Hollywood Stars Raise Awareness of Global Health on Capitol Hill

Why Law & Order: SVU covers HIV/AIDS, rape in Africa, and more 

March 24, 2010, Washington — Top celebrities of Law & Order: SVU gathered with key Congressional policymakers tonight on Capitol Hill for a lively discussion about the entertainment industry's portrayal of global health issues.  

Called "Global Health in Lights: Hollywood's Master Storytellers & Stars Highlight Global Health in Entertainment," the event was hosted by Hollywood, Health & Society (HH&S), a program of the USC Annenberg Norman Lear Center.

Panelists included actor Mariska Hargitay and Executive Producer Dr. Neal Baer, both of Law & Order: SVU (NBC).  They were joined by Representative Donald M. Payne (D-NJ), as well as Sally Canfield, Senior Program Officer from the Bill & Melinda Gates Foundation. Serving as honorary co-hosts were Chairman Howard Berman (D-CA) and Ileana Ros-Lehtinen (R-FL) of the House Foreign Affairs Committee.  

Law & Order: SVU's Executive Producer Dr. Neal Baer is a Harvard-trained physician and practicing pediatrician. "At Law & Order: SVU, we incorporate global health topics into our scripts not only because they are important, but also because they are dramatically compelling," said Baer. "Many Americans may not be familiar with the significant health problems faced by people in the developing world. As storytellers, we also have the unique opportunity to shed light on these critical issues."

Actress Mariska Hargitay is an advocate for survivors of sexual assault and has started a foundation to help them, called Joyful Heart Foundation.  They spoke about their commitment to covering HIV/AIDS, sexual violence, and other global problems, and why accurate depictions of global health issues in American primetime TV are critical to saving lives and reducing disease around the world.  Hargitay specifically addressed the issues raised in last week's episode, "Witness," about rape in the Democratic Republic of Congo.

"Sexual violence and the healing journey of survivors are the backbone of my advocacy work," said Hargitay.  "After receiving powerful feedback from women who had seen my character supporting victims of sexual assault on Law & Order: SVU, I founded the Joyful Heart Foundation. We're dedicated to helping survivors of sexual assault, domestic violence and child abuse take the profoundly courageous steps towards reclaiming lives of hope, possibility and joy."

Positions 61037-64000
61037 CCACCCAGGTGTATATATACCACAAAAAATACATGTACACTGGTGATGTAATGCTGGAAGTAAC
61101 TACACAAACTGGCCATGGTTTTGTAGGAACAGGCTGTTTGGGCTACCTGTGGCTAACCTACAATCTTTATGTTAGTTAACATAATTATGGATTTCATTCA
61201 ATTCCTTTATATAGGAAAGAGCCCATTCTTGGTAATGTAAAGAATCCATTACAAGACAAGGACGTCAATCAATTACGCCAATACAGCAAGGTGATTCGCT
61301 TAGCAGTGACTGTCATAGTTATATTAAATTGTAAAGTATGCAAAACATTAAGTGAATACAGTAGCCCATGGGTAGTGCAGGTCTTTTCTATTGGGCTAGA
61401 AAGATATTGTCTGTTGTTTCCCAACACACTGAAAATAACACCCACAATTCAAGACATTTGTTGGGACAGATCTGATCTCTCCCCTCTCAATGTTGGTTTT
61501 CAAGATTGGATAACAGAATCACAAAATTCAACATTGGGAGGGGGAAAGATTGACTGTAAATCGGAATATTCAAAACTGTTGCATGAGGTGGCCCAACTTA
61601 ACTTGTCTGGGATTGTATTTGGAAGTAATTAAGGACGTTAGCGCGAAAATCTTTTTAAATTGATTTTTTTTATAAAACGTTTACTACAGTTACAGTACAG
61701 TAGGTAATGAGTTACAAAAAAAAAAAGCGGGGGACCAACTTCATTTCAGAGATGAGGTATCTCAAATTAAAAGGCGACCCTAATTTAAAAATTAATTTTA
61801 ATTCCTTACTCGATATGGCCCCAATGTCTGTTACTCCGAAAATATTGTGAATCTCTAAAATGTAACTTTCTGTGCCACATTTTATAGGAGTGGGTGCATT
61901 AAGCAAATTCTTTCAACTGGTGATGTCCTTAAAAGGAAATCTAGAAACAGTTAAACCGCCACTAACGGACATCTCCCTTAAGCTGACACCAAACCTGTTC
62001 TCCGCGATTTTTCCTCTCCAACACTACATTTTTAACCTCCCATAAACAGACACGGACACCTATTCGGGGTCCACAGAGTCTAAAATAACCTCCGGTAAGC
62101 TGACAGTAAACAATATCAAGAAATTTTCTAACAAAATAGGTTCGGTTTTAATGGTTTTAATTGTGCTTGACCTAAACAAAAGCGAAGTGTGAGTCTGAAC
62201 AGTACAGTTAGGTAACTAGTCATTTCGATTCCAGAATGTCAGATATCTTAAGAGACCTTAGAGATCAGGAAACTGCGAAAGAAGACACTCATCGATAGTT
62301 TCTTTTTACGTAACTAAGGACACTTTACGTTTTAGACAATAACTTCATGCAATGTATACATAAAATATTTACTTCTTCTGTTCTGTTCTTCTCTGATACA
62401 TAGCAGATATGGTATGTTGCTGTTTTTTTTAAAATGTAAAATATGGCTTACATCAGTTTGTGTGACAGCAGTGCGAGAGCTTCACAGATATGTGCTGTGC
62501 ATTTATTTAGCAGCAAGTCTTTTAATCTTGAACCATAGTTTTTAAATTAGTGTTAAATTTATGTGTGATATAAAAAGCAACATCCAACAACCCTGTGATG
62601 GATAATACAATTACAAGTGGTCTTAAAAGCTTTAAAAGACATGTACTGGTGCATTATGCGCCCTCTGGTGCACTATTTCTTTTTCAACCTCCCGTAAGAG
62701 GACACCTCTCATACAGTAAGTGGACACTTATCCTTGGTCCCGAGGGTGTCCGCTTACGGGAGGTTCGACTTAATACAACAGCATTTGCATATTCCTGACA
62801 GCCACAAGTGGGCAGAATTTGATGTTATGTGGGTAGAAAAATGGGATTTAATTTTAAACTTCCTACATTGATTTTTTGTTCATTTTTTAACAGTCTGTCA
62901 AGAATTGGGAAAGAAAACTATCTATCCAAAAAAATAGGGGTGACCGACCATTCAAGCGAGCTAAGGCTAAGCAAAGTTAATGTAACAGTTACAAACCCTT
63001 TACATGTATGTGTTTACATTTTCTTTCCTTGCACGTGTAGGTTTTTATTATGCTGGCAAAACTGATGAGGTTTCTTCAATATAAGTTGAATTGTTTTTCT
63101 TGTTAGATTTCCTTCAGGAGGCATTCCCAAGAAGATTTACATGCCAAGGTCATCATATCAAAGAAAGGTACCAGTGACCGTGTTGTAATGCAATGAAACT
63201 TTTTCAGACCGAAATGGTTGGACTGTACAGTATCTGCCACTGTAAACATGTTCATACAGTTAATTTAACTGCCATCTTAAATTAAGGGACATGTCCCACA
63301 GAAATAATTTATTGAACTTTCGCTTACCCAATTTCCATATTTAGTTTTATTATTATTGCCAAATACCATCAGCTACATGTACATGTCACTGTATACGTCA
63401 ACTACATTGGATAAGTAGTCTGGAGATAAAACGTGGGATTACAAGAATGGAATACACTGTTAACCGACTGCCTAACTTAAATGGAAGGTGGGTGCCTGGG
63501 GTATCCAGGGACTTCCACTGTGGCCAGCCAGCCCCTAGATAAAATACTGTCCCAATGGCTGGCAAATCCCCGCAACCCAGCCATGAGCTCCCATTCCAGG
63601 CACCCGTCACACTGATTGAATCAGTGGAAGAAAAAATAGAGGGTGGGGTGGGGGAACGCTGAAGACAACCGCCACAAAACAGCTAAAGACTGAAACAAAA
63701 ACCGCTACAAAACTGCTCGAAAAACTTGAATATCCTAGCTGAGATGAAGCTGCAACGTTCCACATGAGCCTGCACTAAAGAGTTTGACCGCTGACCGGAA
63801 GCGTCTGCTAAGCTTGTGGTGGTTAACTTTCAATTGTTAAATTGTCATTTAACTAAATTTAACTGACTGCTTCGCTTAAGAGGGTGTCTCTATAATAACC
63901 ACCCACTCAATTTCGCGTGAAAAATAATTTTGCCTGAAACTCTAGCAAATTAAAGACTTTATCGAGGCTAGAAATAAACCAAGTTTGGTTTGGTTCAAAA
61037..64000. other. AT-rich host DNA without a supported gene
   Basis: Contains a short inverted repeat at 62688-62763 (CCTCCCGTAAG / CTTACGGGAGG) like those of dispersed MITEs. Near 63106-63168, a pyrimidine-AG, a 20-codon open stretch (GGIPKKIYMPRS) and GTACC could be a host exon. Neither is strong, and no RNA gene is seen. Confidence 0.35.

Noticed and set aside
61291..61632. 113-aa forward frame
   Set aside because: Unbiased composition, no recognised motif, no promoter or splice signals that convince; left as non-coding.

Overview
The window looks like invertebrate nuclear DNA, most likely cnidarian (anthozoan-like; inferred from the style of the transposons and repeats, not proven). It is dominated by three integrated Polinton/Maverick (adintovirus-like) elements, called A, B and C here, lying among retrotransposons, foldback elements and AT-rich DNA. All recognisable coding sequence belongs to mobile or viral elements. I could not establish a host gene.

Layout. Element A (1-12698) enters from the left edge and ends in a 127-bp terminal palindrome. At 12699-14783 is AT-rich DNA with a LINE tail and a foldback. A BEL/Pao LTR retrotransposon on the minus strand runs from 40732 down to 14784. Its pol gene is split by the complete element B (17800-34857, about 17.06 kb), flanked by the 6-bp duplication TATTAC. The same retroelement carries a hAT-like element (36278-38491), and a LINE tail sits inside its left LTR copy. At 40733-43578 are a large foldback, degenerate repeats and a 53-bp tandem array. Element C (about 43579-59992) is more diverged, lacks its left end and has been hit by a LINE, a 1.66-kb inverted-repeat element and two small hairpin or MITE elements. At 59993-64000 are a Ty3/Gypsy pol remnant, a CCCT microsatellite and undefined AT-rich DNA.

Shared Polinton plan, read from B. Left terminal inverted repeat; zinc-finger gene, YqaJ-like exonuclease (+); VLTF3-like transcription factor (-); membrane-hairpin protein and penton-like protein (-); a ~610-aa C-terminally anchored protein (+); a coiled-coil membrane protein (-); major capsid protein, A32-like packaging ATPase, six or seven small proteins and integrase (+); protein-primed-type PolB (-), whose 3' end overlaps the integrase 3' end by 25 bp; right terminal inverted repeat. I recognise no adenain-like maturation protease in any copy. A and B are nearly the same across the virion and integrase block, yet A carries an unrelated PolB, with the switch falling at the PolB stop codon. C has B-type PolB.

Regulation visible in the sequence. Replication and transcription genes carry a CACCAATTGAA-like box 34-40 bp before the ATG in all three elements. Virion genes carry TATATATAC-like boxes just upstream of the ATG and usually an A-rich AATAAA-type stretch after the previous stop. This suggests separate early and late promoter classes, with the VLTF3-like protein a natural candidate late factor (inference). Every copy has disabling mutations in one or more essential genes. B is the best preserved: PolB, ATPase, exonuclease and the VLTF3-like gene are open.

Moderating the panel discussion was Sandra de Castro Buffington, Director of HH&S, who showed how viewers of global health-related TV shows learn about and get involved in global health topics such as HIV/AIDS.  "Not only will viewers remember key health information incorporated into storylines," explained Buffington,  "they will be inspired by these shows to learn more, to call hotlines and to search the web for information. This increased knowledge can lead to healthier personal behavior, heighten their awareness of global health issues, and even impact policy."

Hollywood, Health & Society, a program of the USC Annenberg Norman Lear Center, is a one-stop-shop for television writers, producers and others in search of credible information on a wide range of public health topics, including free consultations and briefings with experts. Funded by the Centers for Disease Control and Prevention, The California Endowment, The Bill & Melinda Gates Foundation, National Institutes for Health and the Health Resources and Services Administration, Hollywood, Health & Society, is based at the USC Annenberg School's Norman Lear Center.  The HH&S Global Health Initiative focuses on entertainment education around critical global health topics such as HIV/AIDS, TB, Malaria, Polio, Neglected Tropical Diseases, and Maternal & Child Health. For more information about resources for writers, visit www.usc.edu/hhs.

The Norman Lear Center is a multidisciplinary research and public policy center studying and shaping the impact of entertainment and media on society. Based at the USC Annenberg School for Communication and Journalism, the Lear Center works to bridge the gap between the entertainment industry and academia and between them and the public. For more information, visit www.learcenter.org.

Located in Los Angeles at the University of Southern California, the USC Annenberg School for Communication & Journalism is among the nation's leading institutions devoted to the study of journalism and communication, and their impact on politics, culture and society. With an enrollment of more than 1,900 graduate and undergraduate students, USC Annenberg offers Bachelor's, Master's and doctoral degrees in journalism, communication, public diplomacy and public relations. For more information, please visit www.annenberg.usc.edu.


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